For recently turned vampire Minato Misaki, vampirism and the beastly powers that come with it are something that she wouldn’t wish upon her worst enemy, let alone her beloved Kuroe. But Kuroe’s supernatural investigations make him a regular target of not only vampires but of all sorts of undead creatures of the night. The only way to save him from these deadly threats may be to do the one thing that Misaki fears the most: to turn Kuroe into a vampire for his own protection.
I’ve had this volume in my review pile for a while, and kept meaning to read it. I’d heard a lot of good things about it, and after reading a review of it for the Manga Movable Feast I hosted last year, I was really interested, but I am easily distracted, and it was soon buried by the growing review pile. With this month’s MMF being about vampires, it seemed the perfect time to dig it out. And I’m really glad I did. Blood Alone isn’t the typical vampire series with a lot of angst and melodrama. Instead, it is populated with rich, interesting characters and a story that is a mix of slice of life and murder mystery with a sprinkling of vampires.
Blood Alone revolves around Kuroe, a former Vampire Hunter and Misaki, a young vampire girl. It might seem like an odd pairing, until you get to know them. As the story begins, we don’t know how long they’ve been together, but it’s obviously been a while, as they are comfortable with each other and have a set routine. Masaki isn’t a vampire who just looks like a 10 to 12-year-old girl, she actually is still a tween. She doesn’t like to sleep alone, is afraid of thunder, and can be melodramatic. She has a big time crush on Kuroe, and is quick to get jealous when any other women speak to him. She is sweet and innocent in a charming kind of way. She doesn’t like being a vampire and hates having to drink blood. She doesn’t know much about her new abilities, so it’s cute when she tries them on Kuroe for the first time.
Kuroe appears rather laid back. He is a writer, but to cover bills between books he also works as a private investigator, taking jobs as varied as finding a lost cat to being a bodyguard. He appears unassuming, but he’s actually a well-trained fighter and seems to have quite a reputation in the vampire community. He is absolutely devoted to Masaki, often worrying about her when she goes off on her own, and trying to give her time alone with him. His feeling for her however are much more of a brotherly kind. Kuroe doesn’t appear to have an interest in anyone romantically. He was infatuated with his older sister, who was taken by a vampire several years earlier, and is probably the reason he became a Vampire Hunter. He does have a special ability that he earned while trying to save his sister. His eyes were wounded by the vampire, and now he can see when something is trying to be something it isn’t. And he’s immune to vampire tricks. A rather useful trait for a vampire hunter.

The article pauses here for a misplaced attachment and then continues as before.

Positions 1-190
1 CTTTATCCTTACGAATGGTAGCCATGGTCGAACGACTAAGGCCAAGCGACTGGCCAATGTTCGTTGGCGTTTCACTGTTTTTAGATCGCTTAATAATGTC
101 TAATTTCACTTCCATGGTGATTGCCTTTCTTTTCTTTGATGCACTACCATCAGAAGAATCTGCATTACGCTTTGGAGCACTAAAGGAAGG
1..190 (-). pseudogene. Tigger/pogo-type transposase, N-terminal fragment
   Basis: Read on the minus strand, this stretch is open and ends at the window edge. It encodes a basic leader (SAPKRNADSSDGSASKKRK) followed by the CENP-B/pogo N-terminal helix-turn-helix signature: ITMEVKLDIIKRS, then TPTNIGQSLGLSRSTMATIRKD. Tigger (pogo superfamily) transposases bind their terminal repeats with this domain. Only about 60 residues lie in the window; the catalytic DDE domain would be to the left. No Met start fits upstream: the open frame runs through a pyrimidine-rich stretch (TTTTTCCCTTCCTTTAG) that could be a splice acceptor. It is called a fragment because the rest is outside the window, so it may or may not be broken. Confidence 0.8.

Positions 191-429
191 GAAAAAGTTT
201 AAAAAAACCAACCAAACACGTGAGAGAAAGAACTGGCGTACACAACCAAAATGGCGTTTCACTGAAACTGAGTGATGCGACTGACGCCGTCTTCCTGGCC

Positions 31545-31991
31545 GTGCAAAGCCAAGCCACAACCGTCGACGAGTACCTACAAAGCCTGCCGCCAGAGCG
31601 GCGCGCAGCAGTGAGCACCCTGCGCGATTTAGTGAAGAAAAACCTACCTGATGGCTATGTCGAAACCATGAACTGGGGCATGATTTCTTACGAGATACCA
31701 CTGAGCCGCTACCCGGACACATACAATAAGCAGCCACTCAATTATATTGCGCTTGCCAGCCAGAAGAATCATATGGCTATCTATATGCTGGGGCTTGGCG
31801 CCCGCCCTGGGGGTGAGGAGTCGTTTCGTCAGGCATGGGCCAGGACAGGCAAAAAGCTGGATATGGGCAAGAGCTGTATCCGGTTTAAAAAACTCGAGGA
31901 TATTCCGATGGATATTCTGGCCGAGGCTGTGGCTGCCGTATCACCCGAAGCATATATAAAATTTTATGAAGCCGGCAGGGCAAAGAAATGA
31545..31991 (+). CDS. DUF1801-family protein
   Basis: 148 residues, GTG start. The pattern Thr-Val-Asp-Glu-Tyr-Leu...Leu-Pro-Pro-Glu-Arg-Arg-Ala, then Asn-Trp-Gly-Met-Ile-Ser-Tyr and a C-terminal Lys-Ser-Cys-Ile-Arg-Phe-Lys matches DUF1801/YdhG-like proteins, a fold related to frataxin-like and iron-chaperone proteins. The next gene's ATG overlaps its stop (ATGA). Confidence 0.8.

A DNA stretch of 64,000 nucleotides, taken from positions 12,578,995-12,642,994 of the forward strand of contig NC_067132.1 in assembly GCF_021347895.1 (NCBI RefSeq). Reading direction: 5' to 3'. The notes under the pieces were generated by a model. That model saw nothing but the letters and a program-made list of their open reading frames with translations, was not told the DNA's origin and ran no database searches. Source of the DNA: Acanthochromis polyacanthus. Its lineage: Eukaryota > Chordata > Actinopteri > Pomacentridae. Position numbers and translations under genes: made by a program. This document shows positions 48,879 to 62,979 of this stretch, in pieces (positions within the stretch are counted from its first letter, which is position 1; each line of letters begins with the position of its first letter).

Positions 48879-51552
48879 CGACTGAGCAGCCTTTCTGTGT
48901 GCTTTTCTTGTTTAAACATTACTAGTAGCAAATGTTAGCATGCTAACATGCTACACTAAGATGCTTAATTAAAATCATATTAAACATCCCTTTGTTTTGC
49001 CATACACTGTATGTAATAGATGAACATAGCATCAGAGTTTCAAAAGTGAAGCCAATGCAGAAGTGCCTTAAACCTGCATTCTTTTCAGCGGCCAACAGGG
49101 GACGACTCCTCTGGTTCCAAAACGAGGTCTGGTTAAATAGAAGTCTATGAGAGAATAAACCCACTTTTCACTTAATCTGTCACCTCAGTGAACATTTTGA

Assisting Kuroe and Masaki is an interesting supporting cast. Sayaka Sainome is a long time friend of Kuroe’s who is the head of a police forensics department. She often asks Kuroe for help in cases where the supernatural might be involved. She is also Masaki’s potentially biggest rival for Kuroe’s attention. Higure is an elder vampire who looks like a boy, but is really very old. He controls the vampire territory where Kuroe and Misaki live, helping Misaki learn about her vampiric powers and tolerating Kuroe. Sly is an underworld figure who is a friend of both Kuroe and Misaki who also happens to be a vampire. He helps them out with information. His partner is a cat named Larry. While it doesn’t seem right to call any cat “owned” by a human, it seems especially inappropriate for Larry.
The stories range from slice of life stories, such as Misaki’s humming inspiring a down and out musician to write again, to murder mysteries, with Sayaka and Kuroe hunting down a serial killer’s soul, to action with Kuroe fighting a vampire guild of assassins. The mix of stories keeps the series from getting boring or bogged down, as it never spends too much time on any vampire angst. The side characters get some attention too. Sayaka gets a story to work out issues she had with her deceased father. What I really enjoyed about this omnibus, was how easy it was to get lost in volume. At three volumes it was the perfect length, and the kinds of stories covered made for a perfect introduction to the characters and the world. The art is beautifully rendered as well. The characters never get too silly looking. All of their emotions are handled realistically, without being too realistic.
Blood Alone is exactly the kind of vampire title I’ve been looking for. It has a strong and varied range of characters and stories to suit. It has its own vampire mythos that doesn’t stray far from established canon, and doesn’t dwell on the angst of being a vampire. It acknowledges it without letting it overwhelm the story. This is a great title for readers who want more from their vampires than just killing things or moping. I highly recommend it.
Digital review copy provided by publisher.